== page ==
by: Nancy Baym
The New York Times ran an article this week about a phenomenon I’d entirely missed: the 21 year old blogger who has become the go-to source about the TV News industry. We don’t normally think of news junkies as fans, but how else to describe reminiscences such as this:
Growing up in Damascus, Md., Mr. Stelter watched the news addictively. He recalls watching Mr. Williams, who was then at MSNBC, reporting on the crash of T.W.A. Flight 800, the death of Diana, Princess of Wales, and the revelation that President Bill Clinton was entangled with Monica Lewinsky. Meanwhile, Mr. Stelter practiced his “newscaster voice” and harbored anchor-size ambitions of his own.
“I always thought I would be the person who sat in the chair for 12 hours,” Mr. Stelter said. “Then I realized there are only three people who do that job.”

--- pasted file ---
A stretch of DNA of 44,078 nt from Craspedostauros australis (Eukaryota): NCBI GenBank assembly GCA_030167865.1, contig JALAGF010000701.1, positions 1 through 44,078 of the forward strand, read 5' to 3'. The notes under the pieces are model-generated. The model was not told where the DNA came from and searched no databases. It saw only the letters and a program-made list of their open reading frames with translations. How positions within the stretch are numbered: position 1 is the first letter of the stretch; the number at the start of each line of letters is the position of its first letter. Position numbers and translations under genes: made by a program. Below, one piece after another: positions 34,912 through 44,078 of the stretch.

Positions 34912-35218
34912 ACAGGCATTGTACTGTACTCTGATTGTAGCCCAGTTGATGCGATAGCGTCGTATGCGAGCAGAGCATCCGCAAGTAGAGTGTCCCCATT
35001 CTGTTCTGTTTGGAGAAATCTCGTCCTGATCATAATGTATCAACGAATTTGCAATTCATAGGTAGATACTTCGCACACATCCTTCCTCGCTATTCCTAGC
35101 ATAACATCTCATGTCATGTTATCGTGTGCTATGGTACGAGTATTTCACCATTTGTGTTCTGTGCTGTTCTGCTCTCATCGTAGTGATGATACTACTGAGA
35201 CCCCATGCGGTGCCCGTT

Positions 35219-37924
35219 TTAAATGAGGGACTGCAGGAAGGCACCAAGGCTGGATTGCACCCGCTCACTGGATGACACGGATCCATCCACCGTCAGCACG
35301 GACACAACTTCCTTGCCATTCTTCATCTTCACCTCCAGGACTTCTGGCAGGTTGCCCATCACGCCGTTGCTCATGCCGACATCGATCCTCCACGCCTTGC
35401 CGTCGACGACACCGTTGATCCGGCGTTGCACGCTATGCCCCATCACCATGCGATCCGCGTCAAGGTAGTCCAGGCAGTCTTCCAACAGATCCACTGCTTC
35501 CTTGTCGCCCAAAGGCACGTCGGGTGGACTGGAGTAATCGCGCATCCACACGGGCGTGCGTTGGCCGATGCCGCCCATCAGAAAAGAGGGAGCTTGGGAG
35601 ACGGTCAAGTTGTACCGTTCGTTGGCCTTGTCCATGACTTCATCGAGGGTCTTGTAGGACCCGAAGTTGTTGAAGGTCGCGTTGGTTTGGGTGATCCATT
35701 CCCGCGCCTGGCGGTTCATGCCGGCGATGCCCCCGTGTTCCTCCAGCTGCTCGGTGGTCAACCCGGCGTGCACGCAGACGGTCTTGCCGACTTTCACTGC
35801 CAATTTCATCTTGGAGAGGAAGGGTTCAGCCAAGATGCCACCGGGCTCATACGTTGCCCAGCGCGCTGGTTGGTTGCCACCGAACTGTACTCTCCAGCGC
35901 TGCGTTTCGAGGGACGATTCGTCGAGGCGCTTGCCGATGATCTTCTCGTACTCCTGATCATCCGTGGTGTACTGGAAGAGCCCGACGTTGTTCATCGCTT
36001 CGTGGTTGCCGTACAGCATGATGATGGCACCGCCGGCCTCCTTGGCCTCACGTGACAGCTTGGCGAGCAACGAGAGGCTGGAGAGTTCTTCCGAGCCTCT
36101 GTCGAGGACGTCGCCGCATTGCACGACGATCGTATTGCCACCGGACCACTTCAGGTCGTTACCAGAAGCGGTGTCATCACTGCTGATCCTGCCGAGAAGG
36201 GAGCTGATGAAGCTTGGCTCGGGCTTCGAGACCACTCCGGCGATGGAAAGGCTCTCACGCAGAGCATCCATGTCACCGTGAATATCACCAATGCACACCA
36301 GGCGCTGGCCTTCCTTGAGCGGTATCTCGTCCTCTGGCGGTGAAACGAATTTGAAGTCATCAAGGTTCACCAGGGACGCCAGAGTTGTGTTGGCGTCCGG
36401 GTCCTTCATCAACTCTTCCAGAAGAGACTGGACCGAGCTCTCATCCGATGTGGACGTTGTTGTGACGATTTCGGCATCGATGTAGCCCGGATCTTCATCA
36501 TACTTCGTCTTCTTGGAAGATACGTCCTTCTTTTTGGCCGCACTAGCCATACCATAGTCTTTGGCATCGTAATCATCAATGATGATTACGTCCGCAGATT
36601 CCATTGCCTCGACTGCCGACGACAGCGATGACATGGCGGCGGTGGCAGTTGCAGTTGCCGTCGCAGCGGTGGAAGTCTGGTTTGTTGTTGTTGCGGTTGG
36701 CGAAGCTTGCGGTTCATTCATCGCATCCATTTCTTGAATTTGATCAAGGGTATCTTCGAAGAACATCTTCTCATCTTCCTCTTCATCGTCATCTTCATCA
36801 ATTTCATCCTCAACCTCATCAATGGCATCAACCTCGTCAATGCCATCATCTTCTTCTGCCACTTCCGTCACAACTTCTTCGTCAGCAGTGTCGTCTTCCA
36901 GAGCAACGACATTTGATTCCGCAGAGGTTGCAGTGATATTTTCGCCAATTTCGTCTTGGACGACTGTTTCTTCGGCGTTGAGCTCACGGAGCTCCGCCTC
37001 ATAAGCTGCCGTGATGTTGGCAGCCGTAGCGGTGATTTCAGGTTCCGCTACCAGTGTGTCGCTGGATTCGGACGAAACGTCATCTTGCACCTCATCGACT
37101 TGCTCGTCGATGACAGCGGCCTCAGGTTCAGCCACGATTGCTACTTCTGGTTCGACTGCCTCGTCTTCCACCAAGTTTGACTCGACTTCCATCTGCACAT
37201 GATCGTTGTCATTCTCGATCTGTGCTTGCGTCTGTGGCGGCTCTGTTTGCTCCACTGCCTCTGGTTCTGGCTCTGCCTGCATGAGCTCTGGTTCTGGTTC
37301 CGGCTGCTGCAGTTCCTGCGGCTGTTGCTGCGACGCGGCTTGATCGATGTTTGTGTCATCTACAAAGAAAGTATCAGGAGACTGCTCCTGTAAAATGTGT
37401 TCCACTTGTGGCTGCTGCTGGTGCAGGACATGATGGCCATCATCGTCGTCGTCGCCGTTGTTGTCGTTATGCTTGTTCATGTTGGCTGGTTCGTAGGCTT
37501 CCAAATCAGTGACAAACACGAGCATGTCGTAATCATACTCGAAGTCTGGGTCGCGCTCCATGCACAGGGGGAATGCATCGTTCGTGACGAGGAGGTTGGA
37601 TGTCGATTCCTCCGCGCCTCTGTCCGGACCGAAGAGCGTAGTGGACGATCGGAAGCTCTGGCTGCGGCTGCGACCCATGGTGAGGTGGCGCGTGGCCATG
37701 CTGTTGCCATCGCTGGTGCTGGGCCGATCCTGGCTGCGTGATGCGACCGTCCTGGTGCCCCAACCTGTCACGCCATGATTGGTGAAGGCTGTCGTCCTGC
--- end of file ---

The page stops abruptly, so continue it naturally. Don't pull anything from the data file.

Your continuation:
He finally got to meet Mr. Williams last year when he came to New York to attend a memorial service for Mr. Jennings. Mr. Williams invited him to sit in on his broadcast’s 2:30 p.m. editorial meeting, and the two talked privately for a half-hour.
So in 2004 he started blogging about the industry, and now if he turns off his cell phone to go to class, he turns it back on to find messages from major news networks ticked off that he was unavailable:
The network publicists generally know his class schedule — afternoons on Tuesdays and Thursdays — and barrage him with material, which they often expect him to post within minutes. While recording a radio segment for one of his classes — Mass Communication 381 — he turned his cellphone off for 15 minutes, then turned it back on to find one nagging voice mail message from an ABC publicist and another from CNN.
Fascinating example of someone who never could have had any influence pre-internet able to become a major voice because his passion and the technology combined to make him heard. His blog is here.